Meantime, if you like to learn about new authors and find free or discounted books to read, you, too, can sign up for BookBub. You can specify the genres you most enjoy and then download books that sounds appealing. It’s a win-win.

Want more good news? Today you don’t need BookBub. You can go to any of the bookstores listed on this book page, and download your own free copy of From Glowing Embers. I recommend it.


  1. Susan Sands on February 17, 2016 at 10:45 am

    Hi Emilie!
    I’ve read your books for years, and loved them! Writing was my mid-life crisis, so my second novel i will be released in mid-April. I’m nobody in the great, big world of book-writing and publishing, which means I’m lost in the sea of promotion and trying get some name recognition. I’m with a small publisher whom I adore and who does a fantastic job, but if you’re nobody, it’s a hugely uphill climb. I also had a .99 BookBub ad back in June after the release of my debut novel, Again, Alabama. It was a fantastic shot in the arm for promotion. I think with the sheer volume of books out there online, it’s hard to be noticed above the din unless you’re able to find the right mix of either having a large publisher putting big promotional dollars behind you, or, a good dose of Lady Fortune, as you referred to right place and right time.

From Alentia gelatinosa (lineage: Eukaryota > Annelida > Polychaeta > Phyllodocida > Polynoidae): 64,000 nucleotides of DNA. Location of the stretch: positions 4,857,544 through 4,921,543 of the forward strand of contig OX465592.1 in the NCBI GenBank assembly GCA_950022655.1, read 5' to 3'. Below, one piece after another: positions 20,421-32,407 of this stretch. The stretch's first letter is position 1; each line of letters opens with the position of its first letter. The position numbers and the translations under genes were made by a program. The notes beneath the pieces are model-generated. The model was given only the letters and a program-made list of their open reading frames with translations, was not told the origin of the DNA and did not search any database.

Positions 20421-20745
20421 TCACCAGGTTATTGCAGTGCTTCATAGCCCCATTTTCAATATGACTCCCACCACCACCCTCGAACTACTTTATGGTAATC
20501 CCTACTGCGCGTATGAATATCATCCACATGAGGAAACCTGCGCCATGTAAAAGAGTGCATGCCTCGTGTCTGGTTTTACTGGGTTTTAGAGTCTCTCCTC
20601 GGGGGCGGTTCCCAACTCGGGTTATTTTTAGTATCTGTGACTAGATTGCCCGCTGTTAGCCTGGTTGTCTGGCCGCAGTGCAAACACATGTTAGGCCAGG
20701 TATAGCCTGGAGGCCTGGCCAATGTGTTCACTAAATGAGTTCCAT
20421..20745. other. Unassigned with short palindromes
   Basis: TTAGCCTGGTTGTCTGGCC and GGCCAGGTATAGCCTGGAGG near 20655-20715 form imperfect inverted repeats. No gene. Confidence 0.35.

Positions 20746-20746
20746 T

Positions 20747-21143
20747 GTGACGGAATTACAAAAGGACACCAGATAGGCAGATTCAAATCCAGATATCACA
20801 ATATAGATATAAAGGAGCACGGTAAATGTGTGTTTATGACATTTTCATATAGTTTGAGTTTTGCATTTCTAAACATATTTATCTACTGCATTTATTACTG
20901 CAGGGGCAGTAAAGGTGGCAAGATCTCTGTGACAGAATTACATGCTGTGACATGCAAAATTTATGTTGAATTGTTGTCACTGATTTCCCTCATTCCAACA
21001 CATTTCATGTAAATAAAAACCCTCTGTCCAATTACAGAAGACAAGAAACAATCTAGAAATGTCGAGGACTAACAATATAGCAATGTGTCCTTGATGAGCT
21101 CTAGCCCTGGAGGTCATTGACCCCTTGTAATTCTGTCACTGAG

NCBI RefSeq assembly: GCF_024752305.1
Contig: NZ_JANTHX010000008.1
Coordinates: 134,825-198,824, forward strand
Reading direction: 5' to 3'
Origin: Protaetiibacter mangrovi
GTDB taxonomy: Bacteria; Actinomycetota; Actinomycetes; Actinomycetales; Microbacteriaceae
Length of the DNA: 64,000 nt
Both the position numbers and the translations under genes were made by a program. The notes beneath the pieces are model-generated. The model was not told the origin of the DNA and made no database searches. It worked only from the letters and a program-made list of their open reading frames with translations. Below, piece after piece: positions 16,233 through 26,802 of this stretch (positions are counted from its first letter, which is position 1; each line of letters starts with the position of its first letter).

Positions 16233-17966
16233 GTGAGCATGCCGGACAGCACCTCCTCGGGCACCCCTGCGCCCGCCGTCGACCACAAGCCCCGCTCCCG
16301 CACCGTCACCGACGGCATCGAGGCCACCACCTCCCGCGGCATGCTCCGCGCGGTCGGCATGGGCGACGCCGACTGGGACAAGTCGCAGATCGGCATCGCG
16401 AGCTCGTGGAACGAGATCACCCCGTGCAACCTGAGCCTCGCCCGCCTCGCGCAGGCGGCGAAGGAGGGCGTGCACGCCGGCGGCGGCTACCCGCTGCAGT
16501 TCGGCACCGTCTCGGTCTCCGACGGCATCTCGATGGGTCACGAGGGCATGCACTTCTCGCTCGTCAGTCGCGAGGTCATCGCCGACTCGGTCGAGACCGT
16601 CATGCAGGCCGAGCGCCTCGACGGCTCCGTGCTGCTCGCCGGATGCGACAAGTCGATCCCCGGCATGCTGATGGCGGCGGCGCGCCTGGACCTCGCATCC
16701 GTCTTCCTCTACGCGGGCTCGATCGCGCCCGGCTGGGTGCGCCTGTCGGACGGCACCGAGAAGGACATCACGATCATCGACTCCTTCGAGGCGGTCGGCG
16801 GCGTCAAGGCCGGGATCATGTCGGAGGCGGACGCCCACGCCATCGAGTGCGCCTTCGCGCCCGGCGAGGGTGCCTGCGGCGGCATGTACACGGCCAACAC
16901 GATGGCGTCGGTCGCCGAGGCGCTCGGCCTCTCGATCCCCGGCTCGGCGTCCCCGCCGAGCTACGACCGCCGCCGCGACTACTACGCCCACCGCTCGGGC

I love to know my favorite authors’ thoughts on their careers, and how things have changed in the industry and watch how authors adapt to those changes! Thanks so much!

    • Emilie Richards on February 17, 2016 at 10:52 am

      It’s all great to hear from a fellow traveler. I wish you the absolute best on your book journey.

      • Susan Sands on February 17, 2016 at 11:01 am

        Enjoy the thrill of the BookBub ride! Even as a seasoned pro, you’ll get a kick out of all those downloads. Such immediate gratification!

  2. Lynn Ross on February 25, 2016 at 12:51 am

    Hi, Emilie:
    I enjoyed reading about how you promote a novel. It’s very interesting. I’m so glad you share so much with us. Thank you.